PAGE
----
To examine retinal changes after vitrectomy with internal limiting membrane (ILM) peeling, we used a cynomolgus monkey model and focused on surgical damages of ILM peeling for long observational period of 3 years.
Vitrectomy was performed followed by ILM peeling similar to clinical settings in humans. Ultrastructural changes of the retina were investigated by light, transmission, and scanning electron microscopy at 3 months and 3 years after ILM peeling.
Ultrastructural study showed that the ILM peeled area was still clearly recognized after 3 years. The Müller cell processes covered most of the retina; however, the nerve fiber layer was partly uncovered and exposed to the vitreous space. The arcuate linear nerve fiber bundles were observed as comparable with dissociated optic nerve fiber layer appearance. Small round retinal surface defects were also observed around macula, resembling the dimple sign. Forceps-related retinal thinning was also found on the edge of ILM peeling, where we started peeling with fine forceps.
The ultrastructural studies showed that most of ILM peeling area was covered with glial cells during wound healing processes. Retinal changes were found comparable with dissociated optic nerve fiber layer appearance or dimple sign, which were clinically observed with optical coherence tomography.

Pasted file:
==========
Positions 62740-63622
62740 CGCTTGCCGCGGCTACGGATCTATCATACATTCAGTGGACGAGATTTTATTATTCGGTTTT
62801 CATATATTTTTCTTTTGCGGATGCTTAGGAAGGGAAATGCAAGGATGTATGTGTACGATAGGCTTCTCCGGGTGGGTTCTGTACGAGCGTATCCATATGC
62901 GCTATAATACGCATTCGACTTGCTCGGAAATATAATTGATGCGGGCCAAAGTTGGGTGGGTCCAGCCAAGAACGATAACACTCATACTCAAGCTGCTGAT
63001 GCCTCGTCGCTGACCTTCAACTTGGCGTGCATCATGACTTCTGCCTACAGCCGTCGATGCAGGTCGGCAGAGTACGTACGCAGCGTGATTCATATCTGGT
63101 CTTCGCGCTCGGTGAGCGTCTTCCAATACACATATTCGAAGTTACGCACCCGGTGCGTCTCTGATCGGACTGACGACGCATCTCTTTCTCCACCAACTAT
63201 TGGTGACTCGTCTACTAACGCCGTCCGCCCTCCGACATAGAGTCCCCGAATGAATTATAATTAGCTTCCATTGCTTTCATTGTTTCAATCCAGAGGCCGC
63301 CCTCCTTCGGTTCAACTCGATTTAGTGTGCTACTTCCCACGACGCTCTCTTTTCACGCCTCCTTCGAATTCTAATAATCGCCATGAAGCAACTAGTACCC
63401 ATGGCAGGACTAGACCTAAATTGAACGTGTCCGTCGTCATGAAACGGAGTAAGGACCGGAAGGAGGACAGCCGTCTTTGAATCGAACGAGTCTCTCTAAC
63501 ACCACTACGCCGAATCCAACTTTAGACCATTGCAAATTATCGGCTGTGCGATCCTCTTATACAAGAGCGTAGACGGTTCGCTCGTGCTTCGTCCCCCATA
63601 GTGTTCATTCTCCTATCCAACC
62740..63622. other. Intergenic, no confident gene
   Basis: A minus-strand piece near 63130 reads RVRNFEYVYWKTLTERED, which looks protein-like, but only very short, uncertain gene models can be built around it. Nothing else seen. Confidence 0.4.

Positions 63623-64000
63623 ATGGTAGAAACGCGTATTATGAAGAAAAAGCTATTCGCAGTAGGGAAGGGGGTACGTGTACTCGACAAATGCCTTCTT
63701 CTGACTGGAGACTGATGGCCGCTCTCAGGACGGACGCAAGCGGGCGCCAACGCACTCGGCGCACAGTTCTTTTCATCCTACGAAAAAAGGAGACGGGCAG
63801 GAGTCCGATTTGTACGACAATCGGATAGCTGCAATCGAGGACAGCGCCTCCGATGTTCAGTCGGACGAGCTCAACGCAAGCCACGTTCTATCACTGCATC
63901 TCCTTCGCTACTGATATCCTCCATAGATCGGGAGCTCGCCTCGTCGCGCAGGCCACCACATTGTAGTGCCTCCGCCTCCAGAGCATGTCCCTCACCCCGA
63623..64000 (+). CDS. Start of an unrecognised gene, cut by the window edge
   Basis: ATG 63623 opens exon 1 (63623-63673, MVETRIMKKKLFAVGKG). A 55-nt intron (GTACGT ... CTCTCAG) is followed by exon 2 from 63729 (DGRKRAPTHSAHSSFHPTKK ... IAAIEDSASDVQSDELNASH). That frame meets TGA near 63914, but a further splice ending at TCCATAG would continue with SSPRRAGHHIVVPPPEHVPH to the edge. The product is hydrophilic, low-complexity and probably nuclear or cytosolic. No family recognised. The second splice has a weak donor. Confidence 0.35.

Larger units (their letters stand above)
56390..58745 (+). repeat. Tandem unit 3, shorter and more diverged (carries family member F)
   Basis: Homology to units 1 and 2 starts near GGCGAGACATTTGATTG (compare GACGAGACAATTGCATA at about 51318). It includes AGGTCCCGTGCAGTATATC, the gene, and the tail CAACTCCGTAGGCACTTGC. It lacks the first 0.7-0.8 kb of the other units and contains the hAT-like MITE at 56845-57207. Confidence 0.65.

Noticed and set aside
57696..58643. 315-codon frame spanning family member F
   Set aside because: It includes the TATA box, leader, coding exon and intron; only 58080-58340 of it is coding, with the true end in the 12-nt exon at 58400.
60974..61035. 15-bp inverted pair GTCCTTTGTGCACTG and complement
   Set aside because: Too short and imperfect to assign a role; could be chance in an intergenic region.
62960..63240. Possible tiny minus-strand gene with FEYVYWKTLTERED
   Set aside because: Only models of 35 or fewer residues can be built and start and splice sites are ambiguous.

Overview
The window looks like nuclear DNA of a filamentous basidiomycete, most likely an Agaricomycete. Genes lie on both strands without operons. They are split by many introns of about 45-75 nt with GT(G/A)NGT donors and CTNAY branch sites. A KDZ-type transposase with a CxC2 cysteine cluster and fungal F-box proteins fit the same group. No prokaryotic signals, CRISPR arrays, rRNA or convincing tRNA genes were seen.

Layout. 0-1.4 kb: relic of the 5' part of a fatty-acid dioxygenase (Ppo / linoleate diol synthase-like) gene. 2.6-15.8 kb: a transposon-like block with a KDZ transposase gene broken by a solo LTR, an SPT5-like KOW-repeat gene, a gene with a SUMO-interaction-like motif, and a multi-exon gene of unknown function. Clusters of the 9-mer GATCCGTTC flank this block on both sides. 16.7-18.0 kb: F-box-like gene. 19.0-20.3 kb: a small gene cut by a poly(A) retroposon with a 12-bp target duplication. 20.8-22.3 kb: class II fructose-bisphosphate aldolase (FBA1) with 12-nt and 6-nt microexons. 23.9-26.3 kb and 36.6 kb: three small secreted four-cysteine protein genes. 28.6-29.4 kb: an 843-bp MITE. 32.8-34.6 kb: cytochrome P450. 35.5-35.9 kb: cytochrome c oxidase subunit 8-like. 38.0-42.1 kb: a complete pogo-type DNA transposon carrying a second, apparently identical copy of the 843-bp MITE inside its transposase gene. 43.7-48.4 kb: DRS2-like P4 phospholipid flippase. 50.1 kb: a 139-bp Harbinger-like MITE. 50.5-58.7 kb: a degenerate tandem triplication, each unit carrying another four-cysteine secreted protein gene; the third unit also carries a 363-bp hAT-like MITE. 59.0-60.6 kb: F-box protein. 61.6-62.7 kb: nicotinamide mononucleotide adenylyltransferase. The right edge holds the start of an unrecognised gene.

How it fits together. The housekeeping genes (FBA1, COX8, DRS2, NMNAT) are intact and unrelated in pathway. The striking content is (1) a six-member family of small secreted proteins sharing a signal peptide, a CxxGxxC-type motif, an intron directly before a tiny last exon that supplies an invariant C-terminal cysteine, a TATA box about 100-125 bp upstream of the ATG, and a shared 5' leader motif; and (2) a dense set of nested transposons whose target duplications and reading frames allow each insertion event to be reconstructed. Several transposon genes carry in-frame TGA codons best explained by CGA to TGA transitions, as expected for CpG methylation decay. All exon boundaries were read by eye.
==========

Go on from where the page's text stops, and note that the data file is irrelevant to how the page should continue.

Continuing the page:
We examined surgical damages of internal limiting membrane peeling in a monkey model of vitrectomy for 3 years. Ultrastructural study clearly revealed the pathology of arcuate linear pattern or small round retinal surface defects comparable with dissociated optic nerve fiber layer appearance, or dimple signs, clinically observed with optical coherence tomography.
*Department of Ophthalmology, Graduate School of Medical Sciences, Kyushu University, Fukuoka, Japan;
†Clinical Research Institute, Kyushu Medical Centre, Fukuoka, Japan;
‡Department of Ophthalmology, Saga University School of Medicine, Saga, Japan;
§Department of Ophthalmology, Shinshu University School of Medicine, Nagano, Japan; and
¶Department of Ophthalmology, Kagoshima University School of Medicine, Kagoshima, Japan.
Reprint requests: Toshio Hisatomi, MD, PhD, Department of Ophthalmology, Graduate school of Medical Sciences, Kyushu University, 3-1-1 Maidashi, Higashi-ku, Fukuoka 812-8582, Japan; e-mail: email@example.com
None of the authors has any financial/conflicting interests to disclose.